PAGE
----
May 13: Bronson Arroyo complete game
Bronson Arroyo vs. Stephen Strasburg. No chance, then. Just don't tell Arroyo, who threw the first of only two complete games by a Diamondback pitcher this season, outdueling the Nats' young ace as Arizona prevailed 3-1 at Chase Field. Arroyo scattered seven huts and a walk, with seven strikeouts, and allowed one earned run, taking 110 pitches. But the cost may have been high, as that appears to have been when Arroyo tore his UCL, leading to season-ending Tommy John surgery. "I'm pretty sure it must have torn off during that game at some point," he said a couple of months later.
May 29: Josh Collmenter faces the minimum
Likely the best start of the season came later the same month, and saw Collmenter beat the Reds 4-0, and facing the minimum 27 batters in so doing. He allowed no walks and three hits, but two were erased on ground-ball double plays, and the third on an ill-advised attempt to tag up and advance from second to third. It took Josh only 94 pitches for his complete game, giving him only the sixth Maddux in franchise history, and the fewest number of pitches for a shutout by an Arizona pitcher, since Miguel Batista took 93 pitches in July 2003. It was particularly impressive as Collmenter had, to that point in his career, only thrown more than seven innings once.
August 13: Andrew Chafin tosses five shutout in major-league debut
Thanks to a rain-out the previous day, Chafin was called upon to make his major-league debut in the second game of a double-header, in front of family and friends in his home state of Ohio. And he didn't disappoint, becoming just the third Diamondback starter to allow no runs in his major-league debut, following in the footsteps of Micah Owings and Jarrod Parker. Chafin went five shutout innings, on three hits and two walks with a trio of strikeouts. While he got a no-decision, he kept the Diamondbacks in the game and they eventually prevailed, winning 1-0 in 12 innings, a Tuffy Gosewisch single scoring Xavier Paul.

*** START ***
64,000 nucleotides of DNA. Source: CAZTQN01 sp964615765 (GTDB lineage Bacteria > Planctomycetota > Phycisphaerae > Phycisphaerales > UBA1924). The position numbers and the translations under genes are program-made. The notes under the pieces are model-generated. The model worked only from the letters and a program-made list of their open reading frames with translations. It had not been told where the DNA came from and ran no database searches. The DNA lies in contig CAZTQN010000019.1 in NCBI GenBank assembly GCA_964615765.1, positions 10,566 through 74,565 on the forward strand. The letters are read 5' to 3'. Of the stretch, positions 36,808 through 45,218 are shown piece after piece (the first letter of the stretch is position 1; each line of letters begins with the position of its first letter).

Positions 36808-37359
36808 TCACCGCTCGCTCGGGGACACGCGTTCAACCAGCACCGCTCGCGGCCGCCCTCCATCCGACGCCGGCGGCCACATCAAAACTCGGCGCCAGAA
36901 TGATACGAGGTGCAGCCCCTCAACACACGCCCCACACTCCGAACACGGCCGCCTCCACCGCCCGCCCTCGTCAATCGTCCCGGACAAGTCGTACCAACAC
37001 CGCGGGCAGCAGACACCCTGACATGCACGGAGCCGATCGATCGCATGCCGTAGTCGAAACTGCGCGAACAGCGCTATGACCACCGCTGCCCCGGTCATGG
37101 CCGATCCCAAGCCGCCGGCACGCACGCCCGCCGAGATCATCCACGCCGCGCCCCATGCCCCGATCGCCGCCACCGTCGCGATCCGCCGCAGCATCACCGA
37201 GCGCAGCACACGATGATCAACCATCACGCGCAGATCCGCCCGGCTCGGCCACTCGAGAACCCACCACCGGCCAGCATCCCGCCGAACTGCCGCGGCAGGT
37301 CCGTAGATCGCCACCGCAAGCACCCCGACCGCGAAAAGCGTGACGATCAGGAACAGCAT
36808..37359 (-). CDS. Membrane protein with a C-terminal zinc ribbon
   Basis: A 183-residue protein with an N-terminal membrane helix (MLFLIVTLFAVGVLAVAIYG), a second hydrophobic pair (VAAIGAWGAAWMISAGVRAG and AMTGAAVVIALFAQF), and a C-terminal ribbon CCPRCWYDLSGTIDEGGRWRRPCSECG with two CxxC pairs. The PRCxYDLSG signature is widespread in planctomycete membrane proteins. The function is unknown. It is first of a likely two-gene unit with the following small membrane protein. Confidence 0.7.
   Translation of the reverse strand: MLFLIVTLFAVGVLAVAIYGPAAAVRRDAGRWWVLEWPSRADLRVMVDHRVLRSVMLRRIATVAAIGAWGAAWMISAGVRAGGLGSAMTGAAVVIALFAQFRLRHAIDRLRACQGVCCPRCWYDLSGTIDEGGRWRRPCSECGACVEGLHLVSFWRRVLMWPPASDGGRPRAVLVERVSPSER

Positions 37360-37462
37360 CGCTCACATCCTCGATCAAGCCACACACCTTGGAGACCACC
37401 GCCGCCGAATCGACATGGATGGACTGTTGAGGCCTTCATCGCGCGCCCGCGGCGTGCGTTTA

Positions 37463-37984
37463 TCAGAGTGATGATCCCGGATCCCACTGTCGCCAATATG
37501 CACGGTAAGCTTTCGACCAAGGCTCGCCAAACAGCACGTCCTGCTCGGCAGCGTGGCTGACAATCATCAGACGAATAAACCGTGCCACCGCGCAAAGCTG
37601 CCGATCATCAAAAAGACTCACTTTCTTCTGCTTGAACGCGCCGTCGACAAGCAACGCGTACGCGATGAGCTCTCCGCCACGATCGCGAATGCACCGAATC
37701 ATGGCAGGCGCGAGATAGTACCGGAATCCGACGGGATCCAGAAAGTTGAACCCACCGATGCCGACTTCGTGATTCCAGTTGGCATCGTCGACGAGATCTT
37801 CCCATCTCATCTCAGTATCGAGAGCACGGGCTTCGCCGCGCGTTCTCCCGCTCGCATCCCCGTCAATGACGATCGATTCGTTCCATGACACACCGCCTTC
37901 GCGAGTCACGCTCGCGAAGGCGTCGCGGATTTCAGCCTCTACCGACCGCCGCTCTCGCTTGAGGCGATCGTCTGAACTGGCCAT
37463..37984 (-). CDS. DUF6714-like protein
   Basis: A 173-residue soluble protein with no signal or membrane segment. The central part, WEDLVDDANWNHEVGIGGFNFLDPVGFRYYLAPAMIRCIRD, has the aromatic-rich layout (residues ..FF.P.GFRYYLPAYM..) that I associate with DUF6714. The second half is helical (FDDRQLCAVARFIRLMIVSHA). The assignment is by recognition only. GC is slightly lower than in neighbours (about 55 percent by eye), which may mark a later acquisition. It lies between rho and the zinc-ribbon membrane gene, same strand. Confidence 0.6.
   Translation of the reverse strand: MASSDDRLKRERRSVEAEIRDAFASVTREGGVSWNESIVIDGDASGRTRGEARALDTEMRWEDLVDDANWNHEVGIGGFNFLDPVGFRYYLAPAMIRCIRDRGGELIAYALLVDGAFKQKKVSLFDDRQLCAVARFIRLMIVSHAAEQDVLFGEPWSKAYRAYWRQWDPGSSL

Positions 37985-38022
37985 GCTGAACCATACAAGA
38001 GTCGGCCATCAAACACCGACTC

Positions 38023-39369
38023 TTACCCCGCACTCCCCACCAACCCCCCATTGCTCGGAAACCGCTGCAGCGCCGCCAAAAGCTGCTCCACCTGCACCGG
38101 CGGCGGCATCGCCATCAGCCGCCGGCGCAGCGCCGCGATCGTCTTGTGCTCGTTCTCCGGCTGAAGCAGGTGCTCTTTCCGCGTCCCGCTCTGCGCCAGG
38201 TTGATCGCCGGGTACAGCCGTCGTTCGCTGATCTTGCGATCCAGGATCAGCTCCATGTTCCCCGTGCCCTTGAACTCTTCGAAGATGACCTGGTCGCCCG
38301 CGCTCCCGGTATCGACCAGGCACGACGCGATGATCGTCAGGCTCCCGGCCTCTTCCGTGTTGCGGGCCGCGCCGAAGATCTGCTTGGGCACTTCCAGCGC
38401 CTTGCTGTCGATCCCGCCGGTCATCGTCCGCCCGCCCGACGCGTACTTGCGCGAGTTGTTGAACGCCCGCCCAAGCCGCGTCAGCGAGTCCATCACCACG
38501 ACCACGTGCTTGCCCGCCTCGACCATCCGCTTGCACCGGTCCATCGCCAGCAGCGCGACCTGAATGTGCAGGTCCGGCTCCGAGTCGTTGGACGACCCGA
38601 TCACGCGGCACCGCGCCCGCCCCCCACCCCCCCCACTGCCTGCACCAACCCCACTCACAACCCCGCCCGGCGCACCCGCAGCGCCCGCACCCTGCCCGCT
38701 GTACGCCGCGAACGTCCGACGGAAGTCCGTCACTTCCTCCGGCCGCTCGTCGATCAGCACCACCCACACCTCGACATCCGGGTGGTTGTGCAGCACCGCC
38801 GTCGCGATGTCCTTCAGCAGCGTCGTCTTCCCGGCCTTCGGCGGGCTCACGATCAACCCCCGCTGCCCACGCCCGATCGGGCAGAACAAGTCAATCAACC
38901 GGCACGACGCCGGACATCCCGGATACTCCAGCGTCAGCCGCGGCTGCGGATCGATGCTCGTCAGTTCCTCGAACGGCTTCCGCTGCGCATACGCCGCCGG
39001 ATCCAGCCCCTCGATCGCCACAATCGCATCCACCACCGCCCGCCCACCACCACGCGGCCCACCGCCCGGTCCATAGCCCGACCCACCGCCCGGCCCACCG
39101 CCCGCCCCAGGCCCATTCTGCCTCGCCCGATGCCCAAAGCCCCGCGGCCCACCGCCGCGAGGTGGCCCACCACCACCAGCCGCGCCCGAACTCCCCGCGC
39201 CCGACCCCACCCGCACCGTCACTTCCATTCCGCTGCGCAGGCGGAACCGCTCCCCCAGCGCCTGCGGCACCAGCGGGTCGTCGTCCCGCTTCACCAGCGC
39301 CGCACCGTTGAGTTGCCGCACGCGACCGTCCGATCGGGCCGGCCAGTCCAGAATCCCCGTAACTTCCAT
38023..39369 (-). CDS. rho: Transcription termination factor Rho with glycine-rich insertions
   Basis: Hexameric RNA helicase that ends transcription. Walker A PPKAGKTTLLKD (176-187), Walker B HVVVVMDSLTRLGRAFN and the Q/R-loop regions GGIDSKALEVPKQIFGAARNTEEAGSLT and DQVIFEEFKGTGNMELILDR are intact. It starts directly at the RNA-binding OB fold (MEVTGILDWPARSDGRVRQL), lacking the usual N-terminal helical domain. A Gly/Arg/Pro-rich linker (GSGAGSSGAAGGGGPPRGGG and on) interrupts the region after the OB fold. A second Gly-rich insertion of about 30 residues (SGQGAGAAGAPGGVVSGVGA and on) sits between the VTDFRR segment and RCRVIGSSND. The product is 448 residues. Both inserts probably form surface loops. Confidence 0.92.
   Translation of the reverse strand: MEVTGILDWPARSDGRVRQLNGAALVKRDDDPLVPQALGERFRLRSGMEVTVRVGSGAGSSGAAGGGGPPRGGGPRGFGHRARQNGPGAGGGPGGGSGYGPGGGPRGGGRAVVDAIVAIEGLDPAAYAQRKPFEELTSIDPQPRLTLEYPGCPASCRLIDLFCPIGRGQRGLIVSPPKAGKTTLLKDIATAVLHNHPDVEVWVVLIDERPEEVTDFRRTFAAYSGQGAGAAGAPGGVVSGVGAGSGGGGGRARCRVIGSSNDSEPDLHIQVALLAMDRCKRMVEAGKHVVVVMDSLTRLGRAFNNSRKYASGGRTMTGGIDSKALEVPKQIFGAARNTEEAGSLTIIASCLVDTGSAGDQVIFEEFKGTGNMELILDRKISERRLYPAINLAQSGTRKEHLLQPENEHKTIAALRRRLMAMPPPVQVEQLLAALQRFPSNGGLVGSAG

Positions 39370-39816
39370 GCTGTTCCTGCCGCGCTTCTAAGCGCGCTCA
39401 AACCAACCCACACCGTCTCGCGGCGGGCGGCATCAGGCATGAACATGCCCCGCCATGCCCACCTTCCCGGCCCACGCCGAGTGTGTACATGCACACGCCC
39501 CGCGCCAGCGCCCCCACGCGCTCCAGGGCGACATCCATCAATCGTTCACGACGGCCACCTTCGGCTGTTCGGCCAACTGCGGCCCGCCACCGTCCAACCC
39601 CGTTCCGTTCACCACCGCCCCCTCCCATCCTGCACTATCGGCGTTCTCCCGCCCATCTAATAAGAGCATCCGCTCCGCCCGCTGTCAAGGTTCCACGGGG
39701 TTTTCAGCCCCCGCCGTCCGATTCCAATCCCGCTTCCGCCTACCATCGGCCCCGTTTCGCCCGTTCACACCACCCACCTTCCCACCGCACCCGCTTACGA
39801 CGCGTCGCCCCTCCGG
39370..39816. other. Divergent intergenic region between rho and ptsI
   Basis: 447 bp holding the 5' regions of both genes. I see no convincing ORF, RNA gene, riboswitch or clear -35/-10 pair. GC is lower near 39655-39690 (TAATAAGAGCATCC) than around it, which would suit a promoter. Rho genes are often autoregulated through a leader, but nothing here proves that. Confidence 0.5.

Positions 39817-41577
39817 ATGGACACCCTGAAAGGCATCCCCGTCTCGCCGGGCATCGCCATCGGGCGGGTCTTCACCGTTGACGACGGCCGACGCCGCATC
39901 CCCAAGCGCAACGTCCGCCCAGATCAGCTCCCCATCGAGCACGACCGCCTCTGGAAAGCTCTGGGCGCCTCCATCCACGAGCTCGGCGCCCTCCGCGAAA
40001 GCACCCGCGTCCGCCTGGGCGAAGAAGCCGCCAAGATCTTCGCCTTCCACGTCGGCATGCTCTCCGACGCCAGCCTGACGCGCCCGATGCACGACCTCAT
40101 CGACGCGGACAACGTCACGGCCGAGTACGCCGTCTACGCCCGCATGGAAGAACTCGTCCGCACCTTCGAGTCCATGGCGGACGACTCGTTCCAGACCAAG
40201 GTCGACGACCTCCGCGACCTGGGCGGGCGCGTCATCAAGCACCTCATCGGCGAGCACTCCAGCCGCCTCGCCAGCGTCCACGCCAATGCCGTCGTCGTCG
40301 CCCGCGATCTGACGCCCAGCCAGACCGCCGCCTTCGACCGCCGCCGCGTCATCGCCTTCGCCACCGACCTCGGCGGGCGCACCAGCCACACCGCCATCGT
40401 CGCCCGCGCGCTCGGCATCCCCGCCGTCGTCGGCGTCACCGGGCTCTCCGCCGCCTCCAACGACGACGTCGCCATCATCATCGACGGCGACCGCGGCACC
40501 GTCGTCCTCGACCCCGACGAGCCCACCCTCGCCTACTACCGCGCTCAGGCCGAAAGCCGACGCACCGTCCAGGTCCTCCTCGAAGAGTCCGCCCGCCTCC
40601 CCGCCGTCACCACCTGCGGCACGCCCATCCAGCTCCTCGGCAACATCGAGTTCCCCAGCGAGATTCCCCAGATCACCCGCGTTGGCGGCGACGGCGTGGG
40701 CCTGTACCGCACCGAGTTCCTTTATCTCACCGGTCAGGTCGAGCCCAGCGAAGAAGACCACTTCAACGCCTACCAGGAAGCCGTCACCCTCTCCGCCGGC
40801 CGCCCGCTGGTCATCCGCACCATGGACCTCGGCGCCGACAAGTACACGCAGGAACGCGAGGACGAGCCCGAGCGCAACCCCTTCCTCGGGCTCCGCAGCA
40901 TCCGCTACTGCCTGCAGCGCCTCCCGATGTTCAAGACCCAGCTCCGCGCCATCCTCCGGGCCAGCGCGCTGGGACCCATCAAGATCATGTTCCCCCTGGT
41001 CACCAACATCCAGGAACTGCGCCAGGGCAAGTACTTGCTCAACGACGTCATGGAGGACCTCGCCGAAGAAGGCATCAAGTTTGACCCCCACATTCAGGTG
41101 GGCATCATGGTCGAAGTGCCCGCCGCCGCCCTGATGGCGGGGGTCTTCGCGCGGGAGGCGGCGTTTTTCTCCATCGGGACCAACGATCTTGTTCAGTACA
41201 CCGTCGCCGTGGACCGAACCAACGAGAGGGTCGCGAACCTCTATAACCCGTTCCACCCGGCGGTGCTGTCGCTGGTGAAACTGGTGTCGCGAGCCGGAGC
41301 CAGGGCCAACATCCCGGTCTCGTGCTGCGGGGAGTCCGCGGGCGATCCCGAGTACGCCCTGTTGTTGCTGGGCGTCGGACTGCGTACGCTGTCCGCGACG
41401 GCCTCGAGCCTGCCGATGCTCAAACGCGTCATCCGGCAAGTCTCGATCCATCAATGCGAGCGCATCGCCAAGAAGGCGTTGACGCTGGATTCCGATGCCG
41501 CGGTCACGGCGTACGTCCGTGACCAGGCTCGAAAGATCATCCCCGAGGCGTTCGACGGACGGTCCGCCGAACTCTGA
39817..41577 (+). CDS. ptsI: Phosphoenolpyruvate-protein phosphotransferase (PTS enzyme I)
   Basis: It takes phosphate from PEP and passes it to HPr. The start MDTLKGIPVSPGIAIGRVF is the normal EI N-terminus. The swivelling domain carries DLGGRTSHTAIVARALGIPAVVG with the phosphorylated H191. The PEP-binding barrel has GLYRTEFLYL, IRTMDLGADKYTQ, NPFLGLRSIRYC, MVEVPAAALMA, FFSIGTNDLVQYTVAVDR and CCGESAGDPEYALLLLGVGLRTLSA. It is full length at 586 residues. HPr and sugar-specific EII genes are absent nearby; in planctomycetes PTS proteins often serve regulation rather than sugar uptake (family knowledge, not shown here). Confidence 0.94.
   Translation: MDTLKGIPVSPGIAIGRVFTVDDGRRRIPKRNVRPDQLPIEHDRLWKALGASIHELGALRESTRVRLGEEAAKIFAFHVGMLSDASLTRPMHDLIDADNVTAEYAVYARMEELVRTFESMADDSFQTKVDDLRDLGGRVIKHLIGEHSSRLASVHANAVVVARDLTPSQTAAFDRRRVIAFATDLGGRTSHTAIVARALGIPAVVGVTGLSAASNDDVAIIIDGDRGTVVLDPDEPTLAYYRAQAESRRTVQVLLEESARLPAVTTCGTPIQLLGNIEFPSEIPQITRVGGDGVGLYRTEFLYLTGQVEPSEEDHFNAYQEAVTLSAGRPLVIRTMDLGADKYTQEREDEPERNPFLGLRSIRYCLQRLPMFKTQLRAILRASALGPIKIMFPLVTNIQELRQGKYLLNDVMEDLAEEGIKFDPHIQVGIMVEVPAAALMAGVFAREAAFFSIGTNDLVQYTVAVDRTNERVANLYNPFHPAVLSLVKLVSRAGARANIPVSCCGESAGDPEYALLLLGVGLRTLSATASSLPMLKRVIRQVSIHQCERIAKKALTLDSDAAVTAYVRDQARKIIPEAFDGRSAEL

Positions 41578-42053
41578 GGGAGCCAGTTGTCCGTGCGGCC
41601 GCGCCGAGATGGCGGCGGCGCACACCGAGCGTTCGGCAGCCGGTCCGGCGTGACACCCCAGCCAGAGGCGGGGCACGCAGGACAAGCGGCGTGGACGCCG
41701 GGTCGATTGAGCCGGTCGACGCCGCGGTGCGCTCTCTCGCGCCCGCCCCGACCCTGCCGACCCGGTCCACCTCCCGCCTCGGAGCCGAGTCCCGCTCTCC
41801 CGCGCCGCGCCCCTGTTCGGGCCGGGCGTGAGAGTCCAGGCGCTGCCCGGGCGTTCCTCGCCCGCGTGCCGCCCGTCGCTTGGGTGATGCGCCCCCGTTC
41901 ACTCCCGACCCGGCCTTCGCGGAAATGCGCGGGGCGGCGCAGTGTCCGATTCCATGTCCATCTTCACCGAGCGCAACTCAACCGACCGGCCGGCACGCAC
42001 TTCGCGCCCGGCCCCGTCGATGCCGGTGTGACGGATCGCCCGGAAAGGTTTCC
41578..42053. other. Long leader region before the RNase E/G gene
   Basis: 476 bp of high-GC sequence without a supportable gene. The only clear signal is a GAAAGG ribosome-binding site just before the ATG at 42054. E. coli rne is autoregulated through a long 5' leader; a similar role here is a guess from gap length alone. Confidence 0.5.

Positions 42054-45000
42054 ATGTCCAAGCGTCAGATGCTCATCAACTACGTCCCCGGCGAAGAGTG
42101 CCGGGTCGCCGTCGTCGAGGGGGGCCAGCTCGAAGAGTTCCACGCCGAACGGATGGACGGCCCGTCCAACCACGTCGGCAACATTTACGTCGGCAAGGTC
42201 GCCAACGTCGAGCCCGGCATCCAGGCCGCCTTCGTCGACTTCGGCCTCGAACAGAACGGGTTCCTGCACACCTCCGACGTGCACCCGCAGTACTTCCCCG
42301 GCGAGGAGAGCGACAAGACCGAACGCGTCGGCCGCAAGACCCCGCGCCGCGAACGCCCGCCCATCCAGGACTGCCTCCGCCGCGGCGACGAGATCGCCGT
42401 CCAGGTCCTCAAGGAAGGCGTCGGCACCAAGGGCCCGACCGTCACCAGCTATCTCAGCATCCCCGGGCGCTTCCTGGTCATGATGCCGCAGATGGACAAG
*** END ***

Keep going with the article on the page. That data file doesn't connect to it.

September 3: Daniel Hudson returns to the majors
It was a nondescript Wednesday night in San Diego, with a crowd of barely sixteen thousand on hand at Petco for a meaningless end of season contest between two sub-.500 teams. But a comeback story more than two years in the making reached its successful conclusion, as Hudson made his first appearance in the major-leagues, since June 26, 2012. With a 5-1 lead, Hudson came on in relief of Collmenter, and tossed a clean eighth inning on 13 pitches. In the grander scheme of things, it was entirely forgettable. But to those who had followed Hudson's progress through two Tommy John surgeries, it was totally wonderful.
September 20: Oliver Perez fans four in one inning
Another meaningless September game, this one between two teams who were 58 games below .500 combined, but it provided a lesson that, even in such contests, you can still experience something you've never seen before. The four-K inning is a very rare event in baseball, typically requiring a dropped third strike which allows a batter to reach base, thereby counting as a strikeout but not an out. Perez managed the feat for only the 72nd time in major-league history - for comparison, there have been about four times as many (287) no-hitters or batters who have hit for the cycle (305) - and became the first Diamondback ever with a four K inning.